Psychological Processes in Chronic Embitterment: The Potential Contribution of Rumination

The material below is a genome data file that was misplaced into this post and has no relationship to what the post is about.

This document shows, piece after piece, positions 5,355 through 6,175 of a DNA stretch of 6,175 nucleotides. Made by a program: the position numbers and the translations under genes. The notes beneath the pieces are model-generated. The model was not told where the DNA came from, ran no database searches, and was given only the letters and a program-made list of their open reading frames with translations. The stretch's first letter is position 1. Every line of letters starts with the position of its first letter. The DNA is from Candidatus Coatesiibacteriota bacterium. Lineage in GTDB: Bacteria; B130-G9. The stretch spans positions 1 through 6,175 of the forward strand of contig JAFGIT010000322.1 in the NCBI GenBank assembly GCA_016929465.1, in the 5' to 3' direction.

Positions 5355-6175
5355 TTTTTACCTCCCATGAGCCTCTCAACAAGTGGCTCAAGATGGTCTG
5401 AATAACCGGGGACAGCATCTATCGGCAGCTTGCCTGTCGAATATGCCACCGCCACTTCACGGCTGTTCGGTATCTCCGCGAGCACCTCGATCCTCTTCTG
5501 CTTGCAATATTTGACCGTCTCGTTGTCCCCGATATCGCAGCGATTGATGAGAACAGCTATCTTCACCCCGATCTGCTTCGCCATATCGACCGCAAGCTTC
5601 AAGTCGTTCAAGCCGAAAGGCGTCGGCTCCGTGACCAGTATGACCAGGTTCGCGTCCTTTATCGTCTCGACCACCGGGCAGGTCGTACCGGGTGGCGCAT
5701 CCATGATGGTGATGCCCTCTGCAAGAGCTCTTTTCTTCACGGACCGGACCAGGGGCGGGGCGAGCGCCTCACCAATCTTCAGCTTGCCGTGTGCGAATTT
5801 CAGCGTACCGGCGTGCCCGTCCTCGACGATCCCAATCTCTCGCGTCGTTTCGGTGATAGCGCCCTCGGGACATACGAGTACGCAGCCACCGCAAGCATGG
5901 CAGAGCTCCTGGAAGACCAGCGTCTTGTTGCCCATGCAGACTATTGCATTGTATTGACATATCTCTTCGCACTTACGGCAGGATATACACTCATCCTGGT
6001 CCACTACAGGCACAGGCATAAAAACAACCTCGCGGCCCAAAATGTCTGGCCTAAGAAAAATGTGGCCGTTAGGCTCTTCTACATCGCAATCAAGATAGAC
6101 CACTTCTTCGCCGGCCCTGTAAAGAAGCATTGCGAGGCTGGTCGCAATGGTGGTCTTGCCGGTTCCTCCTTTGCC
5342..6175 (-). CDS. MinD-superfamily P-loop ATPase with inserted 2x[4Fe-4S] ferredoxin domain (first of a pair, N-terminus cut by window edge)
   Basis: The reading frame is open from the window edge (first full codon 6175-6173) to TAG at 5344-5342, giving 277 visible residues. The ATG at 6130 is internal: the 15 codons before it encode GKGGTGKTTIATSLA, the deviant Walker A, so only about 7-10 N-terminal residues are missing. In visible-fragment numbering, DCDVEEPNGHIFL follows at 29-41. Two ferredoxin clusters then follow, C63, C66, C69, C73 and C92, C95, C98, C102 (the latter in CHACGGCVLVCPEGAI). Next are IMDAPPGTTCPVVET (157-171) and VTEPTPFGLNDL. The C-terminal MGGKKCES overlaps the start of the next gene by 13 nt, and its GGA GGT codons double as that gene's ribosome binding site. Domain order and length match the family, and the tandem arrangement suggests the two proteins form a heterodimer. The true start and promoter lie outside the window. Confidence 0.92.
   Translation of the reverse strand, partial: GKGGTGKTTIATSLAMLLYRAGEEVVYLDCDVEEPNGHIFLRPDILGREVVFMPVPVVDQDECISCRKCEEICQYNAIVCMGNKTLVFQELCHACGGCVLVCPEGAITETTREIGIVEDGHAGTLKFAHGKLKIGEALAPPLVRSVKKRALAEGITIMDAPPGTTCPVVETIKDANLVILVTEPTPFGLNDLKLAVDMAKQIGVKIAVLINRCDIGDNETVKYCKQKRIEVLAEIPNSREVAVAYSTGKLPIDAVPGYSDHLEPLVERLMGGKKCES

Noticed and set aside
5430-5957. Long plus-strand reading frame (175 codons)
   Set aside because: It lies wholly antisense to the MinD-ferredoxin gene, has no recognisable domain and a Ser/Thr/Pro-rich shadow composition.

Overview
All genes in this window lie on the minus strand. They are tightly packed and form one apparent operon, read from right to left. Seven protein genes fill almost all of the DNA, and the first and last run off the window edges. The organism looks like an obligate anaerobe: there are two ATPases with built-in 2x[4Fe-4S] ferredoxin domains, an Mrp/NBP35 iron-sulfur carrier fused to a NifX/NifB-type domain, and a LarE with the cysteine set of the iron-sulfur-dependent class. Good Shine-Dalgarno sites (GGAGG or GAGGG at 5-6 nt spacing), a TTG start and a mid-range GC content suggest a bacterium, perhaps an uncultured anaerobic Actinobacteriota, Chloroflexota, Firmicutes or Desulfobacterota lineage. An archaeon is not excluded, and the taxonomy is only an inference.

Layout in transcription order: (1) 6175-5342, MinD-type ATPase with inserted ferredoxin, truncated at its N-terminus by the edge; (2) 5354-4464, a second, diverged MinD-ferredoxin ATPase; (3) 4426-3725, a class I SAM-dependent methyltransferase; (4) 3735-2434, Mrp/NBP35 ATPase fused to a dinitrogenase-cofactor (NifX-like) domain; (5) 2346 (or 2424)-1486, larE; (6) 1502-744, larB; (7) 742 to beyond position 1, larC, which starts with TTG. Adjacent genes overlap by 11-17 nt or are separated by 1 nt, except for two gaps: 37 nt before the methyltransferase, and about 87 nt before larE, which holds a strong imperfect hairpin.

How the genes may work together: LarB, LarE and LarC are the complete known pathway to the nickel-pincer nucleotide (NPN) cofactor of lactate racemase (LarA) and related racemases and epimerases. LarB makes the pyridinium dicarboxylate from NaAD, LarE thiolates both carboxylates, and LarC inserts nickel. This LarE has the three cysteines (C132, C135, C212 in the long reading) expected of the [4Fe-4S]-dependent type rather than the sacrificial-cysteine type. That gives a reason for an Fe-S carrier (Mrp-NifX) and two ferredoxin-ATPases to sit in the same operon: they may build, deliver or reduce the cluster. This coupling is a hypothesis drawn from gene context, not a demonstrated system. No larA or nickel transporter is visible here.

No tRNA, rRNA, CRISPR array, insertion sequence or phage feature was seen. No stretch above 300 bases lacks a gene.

Objective: Chronic embitterment has received considerable attention in terms of its presentation and epidemiology, but there has been relatively little focus on its psychology. The present study aimed to test the hypothesis that embitterment is positively correlated with rumination, and that this effect is influenced by positive beliefs about rumination. Method: A convenience sample (N = 79) of staff of a health care facility attending its occupational health service completed questionnaires assessing chronic embitterment, work-related rumination (distinguishing affective rumination and problem solving pondering), positive beliefs about rumination, and depression. Results: Embitterment scores correlated positively with affective rumination and depression. Positive beliefs about rumination correlated positively with problem-solving pondering but not with affective rumination. Regression analysis revealed that affective rumination contributed to embitterment independently of depression. Conclusions: Previous research has demonstrated that rumination impairs executive functions and problem-solving. The association of affective rumination with embitterment may contribute to the explanation for why embitterment becomes chronic and is often difficult to alleviate. However, this association also opens up possibilities of intervention, in light of research evidence of the effectiveness of rumination-focused therapies.